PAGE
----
The Problem With Solar Power In One Graph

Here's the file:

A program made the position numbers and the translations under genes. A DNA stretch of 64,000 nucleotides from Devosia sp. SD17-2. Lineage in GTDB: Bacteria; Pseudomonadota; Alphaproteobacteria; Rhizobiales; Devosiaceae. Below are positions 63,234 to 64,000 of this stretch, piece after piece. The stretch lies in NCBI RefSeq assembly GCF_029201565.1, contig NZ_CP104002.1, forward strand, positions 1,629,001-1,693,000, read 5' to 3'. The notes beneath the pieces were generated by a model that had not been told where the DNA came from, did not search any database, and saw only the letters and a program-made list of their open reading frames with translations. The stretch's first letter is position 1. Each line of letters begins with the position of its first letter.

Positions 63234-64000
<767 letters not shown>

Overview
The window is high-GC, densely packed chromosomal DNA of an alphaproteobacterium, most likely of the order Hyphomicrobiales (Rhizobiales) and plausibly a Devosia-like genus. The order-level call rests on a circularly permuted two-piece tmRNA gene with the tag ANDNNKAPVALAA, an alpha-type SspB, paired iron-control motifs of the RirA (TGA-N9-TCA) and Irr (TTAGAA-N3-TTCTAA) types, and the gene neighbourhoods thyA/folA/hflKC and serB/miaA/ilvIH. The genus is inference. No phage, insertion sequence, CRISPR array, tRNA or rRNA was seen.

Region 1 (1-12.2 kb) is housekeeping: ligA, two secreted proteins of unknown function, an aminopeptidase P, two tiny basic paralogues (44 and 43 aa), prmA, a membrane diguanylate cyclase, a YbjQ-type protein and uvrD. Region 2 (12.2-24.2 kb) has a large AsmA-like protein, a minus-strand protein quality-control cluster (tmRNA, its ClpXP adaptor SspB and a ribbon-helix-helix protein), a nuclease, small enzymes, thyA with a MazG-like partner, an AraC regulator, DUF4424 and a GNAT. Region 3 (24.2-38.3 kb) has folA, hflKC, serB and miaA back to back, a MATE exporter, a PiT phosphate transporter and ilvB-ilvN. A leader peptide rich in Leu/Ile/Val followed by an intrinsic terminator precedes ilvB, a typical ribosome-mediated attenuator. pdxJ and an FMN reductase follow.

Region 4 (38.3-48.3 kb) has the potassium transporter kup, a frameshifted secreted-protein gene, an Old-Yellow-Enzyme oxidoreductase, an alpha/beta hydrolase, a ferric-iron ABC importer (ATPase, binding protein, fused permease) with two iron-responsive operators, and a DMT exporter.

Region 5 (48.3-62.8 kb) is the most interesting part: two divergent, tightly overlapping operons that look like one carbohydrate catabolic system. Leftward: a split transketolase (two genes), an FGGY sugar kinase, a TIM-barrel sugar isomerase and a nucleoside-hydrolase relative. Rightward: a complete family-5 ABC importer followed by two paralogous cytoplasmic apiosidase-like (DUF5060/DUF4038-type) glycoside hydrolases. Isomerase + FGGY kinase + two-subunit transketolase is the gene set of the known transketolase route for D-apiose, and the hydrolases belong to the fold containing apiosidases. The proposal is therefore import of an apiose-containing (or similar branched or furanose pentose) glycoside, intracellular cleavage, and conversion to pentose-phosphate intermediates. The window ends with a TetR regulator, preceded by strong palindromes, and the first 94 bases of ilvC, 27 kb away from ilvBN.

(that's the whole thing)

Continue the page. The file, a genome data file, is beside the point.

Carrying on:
My electric company replaced my electric meter last month with a smart meter and said I could view the meter data online. So when I was paying the bill last month I took a look to at the data. The hourly data looked interesting since at first glance it looked like it peaked during dinner time. To get an idea of electrical usage on a typical day I download July’s data and averaged it per hour. Sure enough it peaks around dinner time. My first thought was how is solar power going to help me if it peaks around lunch and I need it at dinner time. The only remaining question was how much solar power was being generated around dinner time. So I went over to PVWatts® Calculator to estimate my solar power capability. As you can see below the solar power drop off is significant after 3 pm. By the time my air conditioner and stove are creating my peak electrical demand, solar power has become an insignificant contributor. It looks like I need a significant investment in batteries for this project to provide most of my electrical power in July and an even larger investment in solar panels and batteries to provide the power in my peak electrical usage months of December, January, and February.